Interface processes in photochemical water splitting: Theory meets experiment
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- Mariachiara Pastore (CNRS, France)
- Ilaria Ciofini (CNRS, France)
- Stefano Fabris (CNR-IOM DEMOCRITOS Simulation Center and SISSA, Trieste, Italy)
- Simone Piccinin (CNR-IOM DEMOCRITOS Simulation Center, Trieste, Italy)
Since to achieve high solar energy conversion efficiencies one has to optimize/maximize the interfacial light absorption, charge separation and surface redox reactions, the “interface design problem” requires fundamental understanding of (1) photo-excitation; (2) interfacial electron transfer (IET) and charge separation; (3) charge transport; (4) catalytic cycles mechanism. Clearly, characterization of all these processes necessitates interplaying of different disciplines: synthesis, quantum chemistry, solid-state physics, material chemistry, electrochemistry, and spectroscopy. Gathering together the most active experts in method development and predictive simulation of photo-induced catalytic processes on one side, and the leading experimentalists operating in the WOX field on the other side, we will discuss current methodological limitations and open issues toward a quantitative modelling of interfacial processes from first principles with the ambitious purpose of defining precise short-to-medium term goals toward higher device efficiencies.
A list of specific points and open issues we will address during the workshop follows:
• What are the methods enabling the description of interfacial ET allowing to propose solutions to suppress fast reverse electron transfer?
• Is it possible to combine experimental (spectroscopic) and theoretical approaches to elucidate IET kinetics?
• Do current methods enable a realistic description of the interface both in terms of morphology and electronic structure? How to optimally combine quantum and classical approaches for describing interface phenomena in WO?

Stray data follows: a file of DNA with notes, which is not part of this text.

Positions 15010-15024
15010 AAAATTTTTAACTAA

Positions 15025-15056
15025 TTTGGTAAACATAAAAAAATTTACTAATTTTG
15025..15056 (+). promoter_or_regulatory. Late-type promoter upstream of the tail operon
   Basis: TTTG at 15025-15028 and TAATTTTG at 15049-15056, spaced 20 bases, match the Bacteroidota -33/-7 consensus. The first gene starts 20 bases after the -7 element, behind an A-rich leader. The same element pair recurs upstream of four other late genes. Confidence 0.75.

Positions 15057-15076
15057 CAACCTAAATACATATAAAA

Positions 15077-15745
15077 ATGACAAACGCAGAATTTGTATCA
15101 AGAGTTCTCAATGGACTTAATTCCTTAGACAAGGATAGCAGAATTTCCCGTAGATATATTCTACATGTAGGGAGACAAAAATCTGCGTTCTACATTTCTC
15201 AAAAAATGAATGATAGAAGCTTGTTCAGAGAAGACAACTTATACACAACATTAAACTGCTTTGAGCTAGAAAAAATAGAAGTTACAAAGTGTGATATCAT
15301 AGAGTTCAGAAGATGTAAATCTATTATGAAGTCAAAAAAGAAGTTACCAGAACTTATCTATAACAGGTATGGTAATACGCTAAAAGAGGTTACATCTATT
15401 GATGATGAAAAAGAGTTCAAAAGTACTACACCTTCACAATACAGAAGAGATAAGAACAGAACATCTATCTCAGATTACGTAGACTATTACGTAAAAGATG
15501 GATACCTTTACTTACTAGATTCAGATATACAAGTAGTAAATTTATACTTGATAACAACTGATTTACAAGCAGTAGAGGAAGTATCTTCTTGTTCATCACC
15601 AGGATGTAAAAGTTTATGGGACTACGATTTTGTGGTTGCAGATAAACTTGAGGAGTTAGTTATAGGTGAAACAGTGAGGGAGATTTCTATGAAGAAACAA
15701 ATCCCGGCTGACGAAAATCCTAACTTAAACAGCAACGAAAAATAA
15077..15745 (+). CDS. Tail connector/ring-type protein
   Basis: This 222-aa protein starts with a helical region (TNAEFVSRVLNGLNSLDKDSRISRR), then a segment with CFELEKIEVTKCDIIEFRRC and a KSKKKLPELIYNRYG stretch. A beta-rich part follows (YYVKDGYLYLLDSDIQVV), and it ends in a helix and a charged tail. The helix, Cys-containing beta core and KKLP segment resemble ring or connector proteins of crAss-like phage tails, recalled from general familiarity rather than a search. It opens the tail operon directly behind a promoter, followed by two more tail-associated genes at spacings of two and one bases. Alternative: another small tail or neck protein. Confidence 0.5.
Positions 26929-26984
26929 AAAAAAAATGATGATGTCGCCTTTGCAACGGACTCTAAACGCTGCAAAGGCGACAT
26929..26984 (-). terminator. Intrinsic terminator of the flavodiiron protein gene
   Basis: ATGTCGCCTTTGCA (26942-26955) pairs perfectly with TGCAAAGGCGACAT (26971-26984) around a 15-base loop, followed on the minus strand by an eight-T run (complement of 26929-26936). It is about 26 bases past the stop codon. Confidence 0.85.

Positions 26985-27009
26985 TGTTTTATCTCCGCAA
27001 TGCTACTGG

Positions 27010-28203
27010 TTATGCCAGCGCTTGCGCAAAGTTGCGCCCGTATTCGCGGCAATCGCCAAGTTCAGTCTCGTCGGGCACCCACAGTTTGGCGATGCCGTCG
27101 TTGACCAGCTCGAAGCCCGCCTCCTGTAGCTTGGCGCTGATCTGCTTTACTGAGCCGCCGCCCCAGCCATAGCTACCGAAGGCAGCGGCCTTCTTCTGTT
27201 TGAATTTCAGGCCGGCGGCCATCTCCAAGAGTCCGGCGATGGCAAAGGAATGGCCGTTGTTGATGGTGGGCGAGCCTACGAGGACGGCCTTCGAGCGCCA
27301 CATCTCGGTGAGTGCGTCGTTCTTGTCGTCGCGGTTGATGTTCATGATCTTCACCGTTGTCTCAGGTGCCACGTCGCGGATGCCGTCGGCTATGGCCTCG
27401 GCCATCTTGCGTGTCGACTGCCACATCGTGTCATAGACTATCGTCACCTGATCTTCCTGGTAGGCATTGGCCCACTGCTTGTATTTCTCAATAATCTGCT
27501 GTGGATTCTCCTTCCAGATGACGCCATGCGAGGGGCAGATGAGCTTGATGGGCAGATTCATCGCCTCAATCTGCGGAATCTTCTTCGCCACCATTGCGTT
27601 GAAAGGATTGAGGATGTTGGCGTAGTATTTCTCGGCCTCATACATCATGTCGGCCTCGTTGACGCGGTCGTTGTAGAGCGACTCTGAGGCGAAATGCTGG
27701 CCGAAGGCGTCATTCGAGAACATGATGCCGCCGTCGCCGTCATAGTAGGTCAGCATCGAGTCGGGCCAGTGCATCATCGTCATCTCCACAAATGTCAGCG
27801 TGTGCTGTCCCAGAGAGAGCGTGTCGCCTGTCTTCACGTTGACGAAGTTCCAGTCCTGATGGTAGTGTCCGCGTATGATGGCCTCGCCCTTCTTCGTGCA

• What and how can we learn from biological systems? What are the new methods enabling the description of spin and excited states of natural and bio-mimetic systems?
• Is there an efficient way of coupling state of the art wavefunction methods with a realistic model of the environment?
• Is it possible to reliably model the sequence of elementary steps involved in water oxidation, beyond the well-known approach of Norskov&Rossmeisl? Non-concerted PCETs and charged intermediates.
• What is the influence of the structure of the double layer at the electrode/electrolyte interface on the kinetics of water oxidation?
• What is the accuracy of available theoretical approaches to model thermodynamics and kinetics of water oxidation?
• What are the main limitation of current theoretical approaches (the treatment of dispersion effects, reaction barrier heights, and the underlying issue of self-interaction error)?
• Is it possible to efficiently combine electronic structure calculations with chemoinformatic approaches in view of a reliable and predictive computational screening of novel materials?
We remark that the workshop is focused on interfacial processes in the context of photo-induced water splitting, but very similar challenges are shared by (and limiting) many other technologies, such as the synthesis of chemicals and fuels, or the degradation of environmental pollutants assisted by solar energy. Although well focused on an important and active scientific field, the discussion and knowledge arising in this workshop can have a lasting impact also on broader areas of physics and chemistry.
How to apply: go the "Apply" page, in the section "Your Message" please provide a title and abstract of your work, specifying whether you prefer an oral or a poster contribution. We will notify the accepted participants by June 30th.
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